In the red: GWR 1900s wagon liveries
GWR wagons livery 1900s
No, this is a not a post about my financial situation - though it could have been! This is about building and painting wagons for my goods depot layout , which is set in the period ca 1900-1908. For wagons this was a real transition period, with a diversity of styles, technical developments and liveries. So I’ve started a wagon building programme which tries to capture some of that variety. Here are some photos of developments so far.
First off was this 3 planker, which I built some time ago from a David Geen kit. It has those nice “old world” round ends. Many were later rebuilt to straight ends, but photos suggest that a few still had those enticing curves in the 1900s. The livery is the pre-1894 version, ie with the small 5inch “GWR” on the left side. It seems this livery could still be seen here and there into the 1900s.
In 1894 the “GWR” was moved to the right hand side of wagons. I wonder why – did someone at Swindon wake up one morning and exclaim “I’ve had a vision! Bring out the paint brushes!”. The non-standard tare numbers seen here are copied from a photo of the real no. 64493. Others had the numbers in the normal italics. The 4-plankers were the dominant type among GWR Opens in 1900. This model is a Coopercraft kit but with the oil axleboxes substituted for (David Geen) grease boxes, which still featured on the majority of wagons at the turn of the century. Nick, I forgot to add the vertical hanger, will see to it shortly!
It's been fun experimenting with the shade of red. Contemporary sources indicate a fairly bright (some say light) red. In my opinion, pristine bright red doesn’t work well on layouts, so I’ve gone for a toned down look but with a bit of variety from wagon to wagon. The photo above shows an Iron Mink in the the base coat, which is a mix of bright red and orange. This was then later toned down with dry-brushing, mostly more orange and pale sand.
Here is the finished Iron Mink in the post-1894 red livery. I couldn’t fit “To carry 9 tons” in the panel on the left. The GWR painters had the same problem and some photos show use of smaller letters to fit it all in. So I'll order some 2mm transfers and do the same. The iron minks were numerous in the 1900s. This old ABS kit was in fact a Barry Railway version that I had lying about, which I modified to GWR style. I only now see that the doors have issues in one corner. Mutter, groan, grumble!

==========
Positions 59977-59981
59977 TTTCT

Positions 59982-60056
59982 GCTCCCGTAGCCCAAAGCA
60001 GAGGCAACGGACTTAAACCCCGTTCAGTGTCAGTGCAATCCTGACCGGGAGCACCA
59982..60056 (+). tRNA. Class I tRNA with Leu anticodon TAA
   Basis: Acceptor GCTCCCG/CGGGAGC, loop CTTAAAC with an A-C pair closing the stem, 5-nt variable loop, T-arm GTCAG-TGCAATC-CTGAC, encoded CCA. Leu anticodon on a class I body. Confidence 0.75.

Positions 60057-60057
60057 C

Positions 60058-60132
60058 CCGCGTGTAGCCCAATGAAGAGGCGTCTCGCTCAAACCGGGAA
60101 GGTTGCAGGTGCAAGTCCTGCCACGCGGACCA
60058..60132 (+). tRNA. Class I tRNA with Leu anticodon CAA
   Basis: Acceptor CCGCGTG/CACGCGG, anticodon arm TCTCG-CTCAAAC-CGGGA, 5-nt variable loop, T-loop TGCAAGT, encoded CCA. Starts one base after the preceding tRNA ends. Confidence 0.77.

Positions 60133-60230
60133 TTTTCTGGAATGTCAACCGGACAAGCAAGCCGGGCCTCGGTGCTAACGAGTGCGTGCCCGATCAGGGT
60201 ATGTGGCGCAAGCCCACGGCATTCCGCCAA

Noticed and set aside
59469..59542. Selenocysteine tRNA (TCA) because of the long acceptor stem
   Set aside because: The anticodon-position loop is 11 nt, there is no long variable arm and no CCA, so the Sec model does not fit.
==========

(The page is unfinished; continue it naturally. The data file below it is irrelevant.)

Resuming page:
Then it was crunch time. There comes a time in every man’s life when he has to decide exactly when he thinks GWR wagon grey was introduced! For my part, I've been torn between 1898 and 1904.Until recently I was leaning towards 1898, which was the year when the GWR introduced cast number plates as standard on new wagon builds. If that was the case, then new wagons built between 1898 and 1904 would have looked something like the 4-planker above, which I built and painted quite some time ago.
The cast number plates seem only to have been applied to new builds (see notes below). If GWR grey was introduced in 1898, then older wagons that were repainted between 1898 and 1904 would presumably have looked something like this 3-planker, which I initially painted in the grey livery.
Then I changed my mind! I went through the sources and debates one more time (summarized here), and began to see the logic of 1904 as the year when the grey livery was introduced. So I decided to adopt this as the assumption on “The depot”. The implications are interesting. For one thing, it means that wagons with cast plates would generally have been red. This 4-planker is the same as the one shown in grey above, but now in red. Quite a different animal to look at! (but where's the V-hanger, must have broken off while taking the photo - back to the workbench!).
Another implication of the 1904 cutting-off point is that older wagons repainted during 1898-1904 would have carried the 5inch right hand side red livery right up to 1904. This 3-planker is another David Geen kit, but built to represent a 1900s version with straight ends and retro-fitted with oil axleboxes. The tare numbers are again a deliberate deviation from the norm, reflecting that these numbers were often painted on after the main lettering job. Whether or not the underframes on these wagons were in fact also red is a separate discussion!
And then, at last, came the good old "GW" livery, which was applied from 1904. Together with the Iron Minks, these pre-diagram outside-framed wooden wagons were the standard vans at the turn of the century, until the "new generation" of wooden V5 vans began appearing in 1902.
Finally a few of my own notes on cast plates, based on the info and photos I could find in my books.
- Plates experimented with from 1894, standardized from around 1898 (sometimes 1897 is mentioned), and in principle applied until 1904
- Photos suggest that number plates were only applied to new builds during this period, not retro-fitted to older wagons
- Photos also indicate that cast no. plates were always seen in combination with oil axle-boxes, which makes sense as wagons built during this time would have been fitted with oil axleboxes
- A small number of wagons seem to have carried a transition livery after 1904 which had the cast no. plate and the large “GW” letters (but not the cast “GWR”). There are examples of an Iron Mink and (oddly) a 7-plank 02 in this livery.
- Photos suggest that wagons with cast plates were greatly outnumbered by wagons with painted numbers.